Aside from artwork, the Mansudae gallery also sells stamps and postcards, again running the full gamut, from images of flora and fauna to others of cars driven by Kim Jong-il. The most pronounced theme in the stamp and postcard selection is political, emphasizing good relations between the countries, with stamps of every Chinese political leader to have ever visited North Korea, and even celebrations of achievements that are entirely China’s own— Hong Kong’s return to Chinese sovereignty, the first Chinese man to walk in space.

Different audiences respond to the gallery on different valences, and Mansudae embraces them all. For the Westerner looking for politically exotic kitsch, there are postcards of Jiang Zemin beaming next to a stoic young Kim Jong-il. For the mainstream Chinese viewer like those who increasingly populate 798, there are familiar and easily legible visual styles, especially paintings in a Sovietinfluenced socialist realism not unlike that still taught in the dominant curriculum in many Chinese art academies. And for nouveau riche Chinese collectors, there are opportunities to invest in contemporary art for beginners: competitive prices, and no prior knowledge of the field required. Indeed, Chinese collectors are quick to praise the art’s romanticism and its artists’ attention to detail. North Korean artists “write reality” (as xieshi, the verb for realist creation, literally translates), and do not shy away from laborious tasks like painting leaves on a tree, or every hair on a tiger’s back. There are no shortcuts in theme or technique, and the lack of abstract or experimental styles makes the work palatable to collectors who have trouble stomaching art history’s many departures from representational form during the twentieth century.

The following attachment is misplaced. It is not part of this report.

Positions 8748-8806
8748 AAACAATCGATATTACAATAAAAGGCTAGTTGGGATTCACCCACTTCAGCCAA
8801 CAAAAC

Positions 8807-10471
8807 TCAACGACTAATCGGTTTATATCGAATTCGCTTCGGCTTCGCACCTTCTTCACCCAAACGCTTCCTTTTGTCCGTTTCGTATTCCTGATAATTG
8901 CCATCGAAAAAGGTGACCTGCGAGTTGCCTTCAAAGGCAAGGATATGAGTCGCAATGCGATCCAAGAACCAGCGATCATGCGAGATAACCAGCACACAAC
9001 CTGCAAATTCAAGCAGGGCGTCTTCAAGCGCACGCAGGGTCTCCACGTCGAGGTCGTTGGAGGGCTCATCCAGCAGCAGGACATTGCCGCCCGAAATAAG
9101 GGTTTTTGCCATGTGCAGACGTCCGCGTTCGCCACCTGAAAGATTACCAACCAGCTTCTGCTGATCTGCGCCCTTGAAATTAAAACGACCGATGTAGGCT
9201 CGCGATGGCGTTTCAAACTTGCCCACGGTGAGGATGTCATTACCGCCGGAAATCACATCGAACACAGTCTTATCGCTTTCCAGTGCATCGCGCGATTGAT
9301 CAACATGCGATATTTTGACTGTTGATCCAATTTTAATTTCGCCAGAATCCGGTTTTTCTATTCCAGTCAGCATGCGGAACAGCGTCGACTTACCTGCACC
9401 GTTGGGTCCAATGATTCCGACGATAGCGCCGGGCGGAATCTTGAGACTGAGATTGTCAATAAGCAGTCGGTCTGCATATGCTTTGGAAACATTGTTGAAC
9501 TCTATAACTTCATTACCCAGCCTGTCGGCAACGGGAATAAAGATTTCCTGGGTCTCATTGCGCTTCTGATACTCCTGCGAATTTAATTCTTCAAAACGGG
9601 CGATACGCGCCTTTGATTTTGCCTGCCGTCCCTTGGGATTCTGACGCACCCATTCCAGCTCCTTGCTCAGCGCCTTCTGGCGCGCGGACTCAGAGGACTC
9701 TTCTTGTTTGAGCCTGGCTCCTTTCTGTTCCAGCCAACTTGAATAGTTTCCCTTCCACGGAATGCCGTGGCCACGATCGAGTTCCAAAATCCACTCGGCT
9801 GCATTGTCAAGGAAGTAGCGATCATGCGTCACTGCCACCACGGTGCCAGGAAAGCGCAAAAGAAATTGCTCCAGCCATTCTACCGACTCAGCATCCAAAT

One Wednesday afternoon, I went to the Mansudae Art Studio Museum to ask for an interview with the gallery’s director, Jin Zhengtai. There was nobody else in the space save for three Chinese employees, sitting around a white plastic table gossiping as they stuffed glossy envelopes with crisp North Korean won. I didn’t ask about the cash, but I did ask after the director, who wasn’t available, and was subsequently either at the hospital or with important customers each time I checked back. In the absence of a response, it isn’t clear exactly when Mansudae first opened a gallery in Beijing, how long it’s been there, or even its legal name. There have been at least two other art galleries in Beijing with Mansudae in their titles, and possibly a previous location in 798.

I would have liked to meet the man behind the operation, placed as he is on a precarious but increasingly prominent precipice. Across China, there has been a pronounced increase in exhibitions of North Korean art, popularizing it in cities including Chengdu, Dalian, Shanghai, Tianjin, and Yantai. In Beijing, the Mansudae gallery participates in the annual Art Beijing fair (see page 44), bolstering its legitimacy abroad. As tense diplomatic relations slow tourism to a trickle, Pyongyang is increasingly dependent on Beijing to bring in sales. But the stability of the operation, predicated on not just cultural but political affinities between the countries, remains to be seen.